May 1, 2010

Kindness = Weakness

If there's any quality that I've been associated with the most while growing up, it's that I'm "nice". I never thought much of this, since honestly, what could be bad about being nice? But as I moved on through each step of childhood and ultimately reached adulthood, I noticed the immediate effects of being a "nice guy". This reality is merciless to the weak, and being nice is only an extension of weakness. I know this may sound like a dystopian cliche, but its a conclusion I've come to realize through personal experience and the experiences of others like myself. I spent time analyzing every aspect of what being "nice" is, and they all point to a correlation with weakness. 

Being nice means always being trustworthy and trusting of other people
If there's anything a pure-hearted person has, its trust in other people. Trust in others, and you will be trusted. Unfortunately, this quality also curses one with the amazingly naive assumption that everyone thinks this way. In reality, people are naturally self-serving and take advantage of trusting people with the art of deception. I've heard countless stories of "nice" people, many of whom I know personally, trusting someone with large sums of money or valuables, only to find that they have run off with it. Though, the more common story in the real world is one where someone comes off as a trustworthy person and seeks only to help you through some sort of proposal, but in actuality, this person is only out to gain from your naiveness. Businessmen, lawyers, politicians, and even car salesmen specifically target the nice side of people to get what they want, and the truly nice people are the first ones to fall for it. It is a depressing truth, but the people who have everything feed off the people who aren't as unfortunate, and this directly corresponds to the relationship between the deceptive and the trusting.

Being nice means you're always there for someone
Just as important as trust is care. A nice person is always caring, worrying for others and willing to help anyone who looks distressed. One might say, "you're so nice, you're always there to listen." Unfortunately, one will eventually learn the adverse effects of building a reputation as a nice, caring person. People will no longer respect your individuality. What that means is, people will think you are always willing to help someone out when they are in need. They often don't think about what might be going on in your day, or if you would have any objections to it. The blame does not go to these people, however. The flaw of a caring person is that they don't have the strength, the courage to tell someone what they're really thinking. In a gesture of kindness, one might be willing to sacrifice his/her time to do someone a favor. A caring person's personality would make it almost impossible to reject the favor. But soon, the caring person finds that this someone is constantly asking for more favors, and doing nothing in return. It wastes the caring person's time, and impedes on their integrity. In short, people will take advantage of you, and disrespect your integrity.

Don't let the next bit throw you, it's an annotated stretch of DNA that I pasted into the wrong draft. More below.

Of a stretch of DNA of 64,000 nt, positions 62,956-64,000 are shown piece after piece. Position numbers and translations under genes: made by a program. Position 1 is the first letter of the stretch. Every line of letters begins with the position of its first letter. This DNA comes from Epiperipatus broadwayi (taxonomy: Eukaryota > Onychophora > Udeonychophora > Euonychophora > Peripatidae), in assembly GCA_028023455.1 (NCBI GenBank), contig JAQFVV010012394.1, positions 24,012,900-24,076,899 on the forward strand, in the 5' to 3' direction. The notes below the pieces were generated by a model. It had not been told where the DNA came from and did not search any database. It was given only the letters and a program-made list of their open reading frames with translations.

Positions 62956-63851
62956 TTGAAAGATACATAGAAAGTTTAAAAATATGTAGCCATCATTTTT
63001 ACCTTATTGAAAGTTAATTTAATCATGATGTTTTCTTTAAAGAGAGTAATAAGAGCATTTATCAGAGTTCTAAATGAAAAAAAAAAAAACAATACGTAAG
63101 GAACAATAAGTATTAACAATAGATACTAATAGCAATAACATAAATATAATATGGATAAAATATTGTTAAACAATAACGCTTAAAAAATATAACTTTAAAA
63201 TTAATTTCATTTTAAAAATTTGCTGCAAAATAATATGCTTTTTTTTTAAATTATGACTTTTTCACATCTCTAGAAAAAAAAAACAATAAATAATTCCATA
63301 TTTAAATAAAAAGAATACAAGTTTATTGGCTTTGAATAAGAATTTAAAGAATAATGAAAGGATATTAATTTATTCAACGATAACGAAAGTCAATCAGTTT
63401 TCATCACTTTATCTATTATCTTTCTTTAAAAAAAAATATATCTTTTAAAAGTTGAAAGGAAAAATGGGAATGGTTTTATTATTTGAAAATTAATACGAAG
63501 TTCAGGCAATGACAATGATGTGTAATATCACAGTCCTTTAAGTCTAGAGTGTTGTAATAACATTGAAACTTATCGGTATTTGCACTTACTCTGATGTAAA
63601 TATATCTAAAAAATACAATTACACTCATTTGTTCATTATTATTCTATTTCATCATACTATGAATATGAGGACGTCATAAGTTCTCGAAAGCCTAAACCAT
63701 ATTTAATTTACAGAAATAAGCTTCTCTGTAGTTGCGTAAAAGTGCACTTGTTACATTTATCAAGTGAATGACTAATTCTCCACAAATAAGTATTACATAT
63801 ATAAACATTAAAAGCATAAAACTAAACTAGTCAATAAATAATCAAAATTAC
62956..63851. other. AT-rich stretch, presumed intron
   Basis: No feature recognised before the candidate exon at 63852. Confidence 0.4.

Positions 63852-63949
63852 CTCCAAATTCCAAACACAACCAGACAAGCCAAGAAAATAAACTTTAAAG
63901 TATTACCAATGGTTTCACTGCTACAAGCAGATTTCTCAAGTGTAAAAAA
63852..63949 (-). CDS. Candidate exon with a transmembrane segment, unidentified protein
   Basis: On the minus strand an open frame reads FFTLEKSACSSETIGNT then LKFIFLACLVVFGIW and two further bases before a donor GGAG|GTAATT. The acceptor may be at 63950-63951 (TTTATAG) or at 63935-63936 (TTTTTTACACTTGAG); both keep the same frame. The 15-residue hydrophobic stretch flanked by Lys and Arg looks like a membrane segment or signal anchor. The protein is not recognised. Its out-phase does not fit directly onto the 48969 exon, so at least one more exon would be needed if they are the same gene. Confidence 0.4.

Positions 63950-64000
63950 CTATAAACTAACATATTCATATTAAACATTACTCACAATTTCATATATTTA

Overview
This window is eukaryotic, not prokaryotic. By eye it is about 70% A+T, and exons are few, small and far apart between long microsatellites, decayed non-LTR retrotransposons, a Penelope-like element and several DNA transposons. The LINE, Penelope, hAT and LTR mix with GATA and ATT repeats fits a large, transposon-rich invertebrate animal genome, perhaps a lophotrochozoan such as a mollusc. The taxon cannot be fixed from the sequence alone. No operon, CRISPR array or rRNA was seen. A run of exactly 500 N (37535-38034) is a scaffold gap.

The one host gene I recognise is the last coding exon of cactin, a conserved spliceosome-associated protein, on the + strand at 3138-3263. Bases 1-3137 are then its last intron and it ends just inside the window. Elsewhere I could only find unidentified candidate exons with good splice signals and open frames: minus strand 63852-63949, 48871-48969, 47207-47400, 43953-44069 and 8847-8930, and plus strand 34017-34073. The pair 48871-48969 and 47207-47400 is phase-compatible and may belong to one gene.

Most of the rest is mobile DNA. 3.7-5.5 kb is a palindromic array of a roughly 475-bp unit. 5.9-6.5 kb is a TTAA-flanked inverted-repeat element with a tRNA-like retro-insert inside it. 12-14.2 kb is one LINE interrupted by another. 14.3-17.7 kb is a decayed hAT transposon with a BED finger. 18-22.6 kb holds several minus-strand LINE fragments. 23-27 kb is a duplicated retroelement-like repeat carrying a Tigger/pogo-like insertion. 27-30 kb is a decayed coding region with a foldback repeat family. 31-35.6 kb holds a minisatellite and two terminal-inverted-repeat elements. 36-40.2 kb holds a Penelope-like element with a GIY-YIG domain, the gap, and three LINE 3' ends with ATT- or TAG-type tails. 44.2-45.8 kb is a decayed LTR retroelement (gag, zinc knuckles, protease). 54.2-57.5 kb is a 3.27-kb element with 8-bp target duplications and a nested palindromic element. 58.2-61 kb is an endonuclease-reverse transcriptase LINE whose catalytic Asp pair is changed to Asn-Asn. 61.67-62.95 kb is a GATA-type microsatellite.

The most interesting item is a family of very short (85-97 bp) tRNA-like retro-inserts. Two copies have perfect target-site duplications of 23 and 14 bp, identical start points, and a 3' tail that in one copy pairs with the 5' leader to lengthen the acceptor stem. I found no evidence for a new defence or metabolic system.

Being nice means you are friendly, proper, and soft-spoken
Care and trust culminate into friendliness. A kind person would never raise his/her voice like some rude barbarian. So, what's bad about that? This is an extension of everything you've read thus far. In this reality, people get what they want by being assertive. A nice person's naiveness makes him/her think they can use logic and reasoning to put an opposing figure on the same wavelength as them. Unfortunately, people are not that easy to convince. The only way to overcome this barrier is by being assertive and aggressive. Nice people lack this ability, and will almost always fall prey to the louder, more confident individual.

Let's combine everything mentioned above to create the ultimate scenario. Nice Guy is approached by Salesman, who unloads a lengthy sob story and claims that the only way to get his life back on track is to sell his product for an extremely hefty sum. Overcome by the emotion displayed by Salesman's story, Nice Guy can not help but buy the product. Several days later, Nice Guy finds that the product is defective and almost completely useless. He contacts Salesman and reports the issue, but Salesman goes on and on about how it was all he could do and wishes to be forgiven because he was just so desperate for money. Nice Guy could call out his bluff and get his money back, but he hesitates. Why? Because he has bought into the Salesman's emotions and does not have the heart to take anything away from him. The stories are obviously excuses to get away with selling defective products, but why doesn't Nice Guy point this out? Because he trusts Salesman, even if all his emotions are misplaced. Nice Guy fell prey to the obvious truth, that Salesman was playing him for a fool.